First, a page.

pkgrm [-nv] [-a admin] [ [-A | -M] -R root_path] [-V fs_file] [pkginst... | -Y category[,category…]]
pkgrm -s spool [pkginst... | -Y category[,category…]]
pkgrm will remove a previously installed or partially installed package from the system. A check is made to determine if any other packages depend on the one being removed. If a dependency exists, the action taken is defined in the admin file.
The default state for the command is in interactive mode, meaning that prompt messages are given during processing to allow the administrator to confirm the actions being taken. Non-interactive mode can be requested with the -n option.
The -s option can be used to specify the directory from which spooled packages should be removed.
Certain unbundled and third-party packages are no longer entirely compatible with the latest version of pkgrm. These packages require user interaction throughout the removal and not just at the very beginning.
To remove these older packages (released prior to Solaris 2.4), set the following environment variable:NONABI_SCRIPTS=TRUE pkgrm permits keyboard interaction throughout the removal as long as this environment variable is set.
The following options are supported:
Use the installation administration file, admin, in place of the default admin file. pkgrm first looks in the current working directory for the administration file. If the specified administration file is not in the current working directory, pkgrm looks in the /var/sadm/install/admin directory for the administration file.
Remove the package files from the client's file system, absolutely. If a file is shared with other packages, the default behavior is to not remove the file from the client's file system.
Instruct pkgrm not to use the $root_path/etc/vfstab file for determining the client's mount points. This option assumes the mount points are correct on the server and it behaves consistently with Solaris 2.5 and earlier releases.
Non-interactive mode. If there is a need for interaction, the command will exit.
Use of this option requires that at least one package instance be named upon invocation of the command. Certain conditions must exist for a package to be removed non-interactively or a non-restrictive admin file needs to be used.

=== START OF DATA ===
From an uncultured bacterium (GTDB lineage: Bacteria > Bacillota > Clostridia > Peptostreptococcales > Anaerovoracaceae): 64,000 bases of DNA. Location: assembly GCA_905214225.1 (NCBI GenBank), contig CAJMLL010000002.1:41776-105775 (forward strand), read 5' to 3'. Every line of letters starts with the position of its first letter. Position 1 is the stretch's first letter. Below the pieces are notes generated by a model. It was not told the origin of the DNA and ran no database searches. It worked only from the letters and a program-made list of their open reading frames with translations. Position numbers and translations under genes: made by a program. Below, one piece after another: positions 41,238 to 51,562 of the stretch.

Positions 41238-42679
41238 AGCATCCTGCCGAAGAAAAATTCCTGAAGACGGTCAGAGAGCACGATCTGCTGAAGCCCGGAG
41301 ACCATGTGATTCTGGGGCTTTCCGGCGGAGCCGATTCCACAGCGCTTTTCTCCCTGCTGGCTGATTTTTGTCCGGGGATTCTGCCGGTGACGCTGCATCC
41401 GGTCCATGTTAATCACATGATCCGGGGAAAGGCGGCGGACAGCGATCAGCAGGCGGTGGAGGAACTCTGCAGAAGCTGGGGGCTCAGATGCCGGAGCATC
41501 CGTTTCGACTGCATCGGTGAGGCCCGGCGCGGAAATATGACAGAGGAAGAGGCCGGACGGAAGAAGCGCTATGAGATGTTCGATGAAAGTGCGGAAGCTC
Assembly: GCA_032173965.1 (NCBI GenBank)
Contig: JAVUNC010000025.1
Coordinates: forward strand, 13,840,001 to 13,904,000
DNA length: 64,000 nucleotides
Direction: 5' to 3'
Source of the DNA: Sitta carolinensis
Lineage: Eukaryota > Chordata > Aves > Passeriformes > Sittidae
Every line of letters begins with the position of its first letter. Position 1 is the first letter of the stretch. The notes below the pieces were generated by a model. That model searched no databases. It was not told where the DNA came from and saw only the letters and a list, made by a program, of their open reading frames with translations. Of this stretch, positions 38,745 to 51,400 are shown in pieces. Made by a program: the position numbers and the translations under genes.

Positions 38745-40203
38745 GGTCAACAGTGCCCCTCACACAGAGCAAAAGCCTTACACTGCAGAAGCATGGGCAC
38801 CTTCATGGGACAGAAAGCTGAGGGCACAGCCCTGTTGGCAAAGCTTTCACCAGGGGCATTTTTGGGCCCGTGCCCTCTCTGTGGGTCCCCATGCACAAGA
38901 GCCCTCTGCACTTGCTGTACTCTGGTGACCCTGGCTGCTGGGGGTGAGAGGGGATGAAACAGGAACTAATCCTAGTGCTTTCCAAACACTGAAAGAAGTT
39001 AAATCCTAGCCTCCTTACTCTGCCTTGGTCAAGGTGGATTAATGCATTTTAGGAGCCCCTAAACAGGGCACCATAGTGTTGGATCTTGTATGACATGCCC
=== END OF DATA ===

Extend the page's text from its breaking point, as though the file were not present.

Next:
Defines the full path name of a directory to use as the root_path. All files, including package system information files, are relocated to a directory tree starting in the specified root_path.
The root file system of any non-global zones must not be referenced with the -R option. Doing so might damage the global zone's file system, might compromise the security of the global zone, and might damage the non-global zone's file system. See zones(5).
Remove the specified package(s) from the directory spool. The default directory for spooled packages is /var/sadm/pkg.
Trace all of the scripts that get executed by pkgrm, located in the pkginst/install directory. This option is used for debugging the procedural and non-procedural scripts.
Specify an alternative fs_file to map the client's file systems. Used in situations where the $root_path/etc/vfstab file is non-existent or unreliable.
Remove packages based on the value of the CATEGORY parameter stored in the installed or spooled package's pkginfo(4) file. No package with the CATEGORY value of system can removed from the file system with this option.
The following operand is supported:
Specifies the package to be removed. The format pkginst.* can be used to remove all instances of a package.
The asterisk character (*) is a special character to some shells and may need to be escaped. In the C-Shell, “*” must be surrounded by single quotes (') or preceded by a backslash (\).
The following example removes all instances of SUNWjunk from client1:
example% pkgrm -R /export/root/client1 SUNWjunk*
Note the caveat on the use of the -R option in the description of that option, above.
The following exit values are returned:
Reboot after removal of all packages.
Reboot after removal of this package.
See attributes(5) for descriptions of the following attributes:
Package commands are largefile(5)-aware. They handle files larger than 2 GB in the same way they handle smaller files. In their current implementations, pkgadd(1M), pkgtrans(1) and other package commands can process a datastream of up to 4 GB.